In all but a very few cases, the woman left the marriage, not the man.
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I had been following the on-again, off-again, on-again divorce of Sean Penn and Robin Wright for a while, not because I'm celeb crazed but because before Penn took off for Haiti and Wright to L.A., they lived just a few miles from me. I sometimes would see Wright around town, looking like any other San Francisco Bay Area yummy mommy shopping at Whole Foods or checking out the guitars at the local music shop, just much more famous and a heck of a lot richer.

So when I read Penn's complaint to the Hollywood Reporter a few weeks ago that he'd been "taken for one half of everything I had in the divorce," I had to laugh -- "Well, what did you expect, if you carry on like that?" -- and I had a flashback to my own divorce a few years prior.

Like Wright, there were affairs and other shenanigans. Like Wright, we tried to salvage the marriage. Like Wright, I was the one who finally said, "I want a divorce" -- the hardest words I ever had to say. And, like Penn, my then-husband was dumbfounded -- "You're leaving me?"

Yes, I was, and that's because he was doing everything that looked like leaving me except the actual leaving part.

Men, evidently, don't leave.

As it turns out, it's -- sadly -- the only thing Wright and I do share, but it's something we have in common with a lot of other marital splits. Women ask for divorce two-thirds more often than men. But it isn't so much because the wives woke up one day and "fell out of love" or realized they had "different values or lifestyles," as many 50-something men who initiated divorce told AARP in a survey a few years back.

No, something else is clearly happening. It may be true that men don't leave but you have to look at why women do; as Frank Lloyd Wright once wisely said, "The truth is more important than the facts."

So what is going on?

According to the National Marriage Project, formerly at Rutgers University, now at the University of Virginia, a lot:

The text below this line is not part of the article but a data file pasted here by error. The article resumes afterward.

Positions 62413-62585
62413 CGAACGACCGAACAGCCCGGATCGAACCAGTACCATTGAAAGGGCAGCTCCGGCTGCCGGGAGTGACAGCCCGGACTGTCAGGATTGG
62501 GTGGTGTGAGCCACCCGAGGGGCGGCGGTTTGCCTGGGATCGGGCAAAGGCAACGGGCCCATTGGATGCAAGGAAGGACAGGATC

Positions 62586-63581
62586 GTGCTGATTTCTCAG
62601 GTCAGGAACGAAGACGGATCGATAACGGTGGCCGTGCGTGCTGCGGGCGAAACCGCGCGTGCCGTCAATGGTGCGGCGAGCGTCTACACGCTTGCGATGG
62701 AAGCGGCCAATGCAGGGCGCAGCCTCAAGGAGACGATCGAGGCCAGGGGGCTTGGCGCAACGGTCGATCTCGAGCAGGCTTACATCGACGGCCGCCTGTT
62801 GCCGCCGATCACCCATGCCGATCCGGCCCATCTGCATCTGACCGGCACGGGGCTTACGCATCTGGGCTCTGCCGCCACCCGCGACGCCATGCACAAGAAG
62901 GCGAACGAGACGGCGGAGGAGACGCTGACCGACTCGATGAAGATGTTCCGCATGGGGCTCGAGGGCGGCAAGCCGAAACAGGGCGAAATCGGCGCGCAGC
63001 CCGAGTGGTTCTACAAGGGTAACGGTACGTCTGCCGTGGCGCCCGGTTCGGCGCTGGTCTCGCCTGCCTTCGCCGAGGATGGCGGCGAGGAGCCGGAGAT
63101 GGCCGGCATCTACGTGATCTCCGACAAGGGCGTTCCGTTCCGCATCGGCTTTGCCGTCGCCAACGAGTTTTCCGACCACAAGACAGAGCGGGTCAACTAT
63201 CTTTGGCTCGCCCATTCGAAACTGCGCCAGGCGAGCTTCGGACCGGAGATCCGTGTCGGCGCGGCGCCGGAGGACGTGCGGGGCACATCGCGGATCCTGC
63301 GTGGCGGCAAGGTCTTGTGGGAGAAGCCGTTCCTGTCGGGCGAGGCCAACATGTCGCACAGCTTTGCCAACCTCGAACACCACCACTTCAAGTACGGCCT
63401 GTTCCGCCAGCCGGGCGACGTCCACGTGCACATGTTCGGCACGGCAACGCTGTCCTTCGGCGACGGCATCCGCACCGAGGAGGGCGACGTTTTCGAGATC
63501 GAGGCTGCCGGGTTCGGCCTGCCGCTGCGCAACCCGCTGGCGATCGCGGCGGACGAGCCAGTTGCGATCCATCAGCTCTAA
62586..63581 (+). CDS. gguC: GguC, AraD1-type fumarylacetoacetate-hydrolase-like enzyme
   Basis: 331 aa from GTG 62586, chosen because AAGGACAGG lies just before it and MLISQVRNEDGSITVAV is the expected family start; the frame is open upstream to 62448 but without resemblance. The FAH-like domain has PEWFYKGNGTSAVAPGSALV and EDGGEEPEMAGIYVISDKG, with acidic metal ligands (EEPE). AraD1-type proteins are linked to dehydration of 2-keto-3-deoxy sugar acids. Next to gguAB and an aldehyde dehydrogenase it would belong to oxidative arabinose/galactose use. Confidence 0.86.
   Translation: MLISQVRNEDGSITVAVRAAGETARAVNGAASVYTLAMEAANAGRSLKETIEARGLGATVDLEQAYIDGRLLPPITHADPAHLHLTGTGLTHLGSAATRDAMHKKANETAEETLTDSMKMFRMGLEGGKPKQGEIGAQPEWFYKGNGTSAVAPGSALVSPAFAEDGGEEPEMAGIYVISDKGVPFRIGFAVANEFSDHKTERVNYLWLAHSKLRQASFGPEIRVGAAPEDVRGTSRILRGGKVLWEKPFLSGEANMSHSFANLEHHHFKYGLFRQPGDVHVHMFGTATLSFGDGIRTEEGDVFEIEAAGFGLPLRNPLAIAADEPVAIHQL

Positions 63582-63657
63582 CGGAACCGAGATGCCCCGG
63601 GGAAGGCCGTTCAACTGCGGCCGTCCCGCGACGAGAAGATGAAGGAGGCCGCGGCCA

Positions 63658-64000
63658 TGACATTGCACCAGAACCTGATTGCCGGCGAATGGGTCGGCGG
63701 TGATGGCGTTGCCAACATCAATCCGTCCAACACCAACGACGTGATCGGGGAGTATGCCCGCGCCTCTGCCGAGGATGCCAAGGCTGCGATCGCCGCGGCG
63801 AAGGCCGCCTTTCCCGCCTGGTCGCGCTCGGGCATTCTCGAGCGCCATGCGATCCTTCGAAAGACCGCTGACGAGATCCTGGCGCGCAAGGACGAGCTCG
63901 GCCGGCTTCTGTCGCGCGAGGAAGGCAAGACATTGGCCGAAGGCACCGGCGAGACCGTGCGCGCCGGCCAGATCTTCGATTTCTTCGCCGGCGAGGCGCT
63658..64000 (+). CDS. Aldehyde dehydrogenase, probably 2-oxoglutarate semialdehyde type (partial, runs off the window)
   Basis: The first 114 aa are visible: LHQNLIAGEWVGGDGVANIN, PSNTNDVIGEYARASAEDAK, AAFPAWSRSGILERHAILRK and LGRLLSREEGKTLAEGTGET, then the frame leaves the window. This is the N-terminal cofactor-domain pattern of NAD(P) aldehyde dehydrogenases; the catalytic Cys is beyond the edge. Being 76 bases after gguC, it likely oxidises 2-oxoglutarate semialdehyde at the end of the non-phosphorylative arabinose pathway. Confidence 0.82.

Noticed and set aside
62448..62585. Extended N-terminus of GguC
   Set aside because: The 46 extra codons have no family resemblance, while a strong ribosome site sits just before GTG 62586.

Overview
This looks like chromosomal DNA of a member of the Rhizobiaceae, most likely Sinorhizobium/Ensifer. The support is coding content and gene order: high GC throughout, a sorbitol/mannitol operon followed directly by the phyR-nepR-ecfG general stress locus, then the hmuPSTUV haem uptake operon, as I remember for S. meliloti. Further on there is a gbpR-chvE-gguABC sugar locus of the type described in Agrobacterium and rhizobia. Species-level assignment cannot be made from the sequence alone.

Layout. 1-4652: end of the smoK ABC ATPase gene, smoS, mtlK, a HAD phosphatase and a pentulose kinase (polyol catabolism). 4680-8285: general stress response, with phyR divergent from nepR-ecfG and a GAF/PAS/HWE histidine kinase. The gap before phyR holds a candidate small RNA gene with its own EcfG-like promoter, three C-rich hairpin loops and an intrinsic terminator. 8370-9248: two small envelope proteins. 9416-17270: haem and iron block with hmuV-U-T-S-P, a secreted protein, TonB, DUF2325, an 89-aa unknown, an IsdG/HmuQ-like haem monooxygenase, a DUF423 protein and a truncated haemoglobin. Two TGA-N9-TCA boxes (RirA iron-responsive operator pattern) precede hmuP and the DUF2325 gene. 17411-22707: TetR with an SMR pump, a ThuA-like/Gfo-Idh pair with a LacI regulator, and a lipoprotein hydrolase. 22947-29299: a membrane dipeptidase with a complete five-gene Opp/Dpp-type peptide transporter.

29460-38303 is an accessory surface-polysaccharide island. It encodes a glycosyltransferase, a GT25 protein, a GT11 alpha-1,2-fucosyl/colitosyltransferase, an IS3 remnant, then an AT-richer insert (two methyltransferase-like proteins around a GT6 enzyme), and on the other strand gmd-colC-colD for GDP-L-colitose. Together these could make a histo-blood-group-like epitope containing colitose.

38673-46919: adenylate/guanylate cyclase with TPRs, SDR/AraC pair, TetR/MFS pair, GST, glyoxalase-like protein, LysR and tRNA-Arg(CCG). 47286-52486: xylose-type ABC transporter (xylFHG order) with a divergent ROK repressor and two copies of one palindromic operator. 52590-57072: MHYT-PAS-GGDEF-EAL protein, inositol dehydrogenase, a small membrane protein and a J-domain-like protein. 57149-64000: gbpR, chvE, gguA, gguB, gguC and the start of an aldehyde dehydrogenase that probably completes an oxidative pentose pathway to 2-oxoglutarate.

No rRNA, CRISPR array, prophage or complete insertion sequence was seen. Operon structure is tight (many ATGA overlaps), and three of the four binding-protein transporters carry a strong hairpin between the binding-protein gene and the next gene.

"Two-thirds of all divorces are initiated by women. One recent study found that many of the reasons for this have to do with the nature of our divorce laws. For example, in most states women have a good chance of receiving custody of their children. Because women more strongly want to keep their children with them, in states where there is a presumption of shared custody with the husband the percentage of women who initiate divorces is much lower. Also, the higher rate of women initiators is probably due to the fact that men are more likely to be "badly behaved." Husbands, for example, are more likely than wives to have problems with drinking, drug abuse, and infidelity."

Last year proved to be a bumper crop of "badly behaved" husbands. Just ask Sandra Bullock, Elin Nordegren, and Eva Longoria. But if the gals didn't file for divorce, would Jesse, Tiger, or Tony have dumped them and perhaps shacked up with the other woman -- or, in some cases, women? Probably not.

A few authors who've paid attention to those sorts of things cite some rather pathetic statistics that "the other woman" should pay attention to: about 3 percent of cheating men marry their lovers, according to Jan Halper (Quiet Desperation: The Truth About Successful Men) and about 75 percent of those marriages end up in divorce, according to Frank Pitman (Private Lies: Infidelity and the Betrayal of Intimacy).

So, is it a case of guys having their cake and eating it, too? I don't know, but there does seem to be some sort of disconnect between actions and reactions.

Of course, affairs aren't the only reason women file for divorce more than men. And Penn certainly isn't the only man lamenting that "it's not like I don't have to work"; men lose a lot in divorce, not just money and houses, but often access to their kids. That's not OK, either.

Still, you'd think that sober reality alone would be enough to shape up all that "bad" behavior. Instead, what it's probably doing is keeping a lot of young men from wanting to get married in the first place; with about half of marriages ending in divorce, saying "I do" is a big financial gamble for them.

And, sure, there are many, many "badly behaved" women out there. But at least if they cheat, most of them -- 55 percent, according to Susan Shapiro Barash (A Passion for More: Wives Reveal the Affairs That Make or Break Their Marriages) -- have the decency to leave.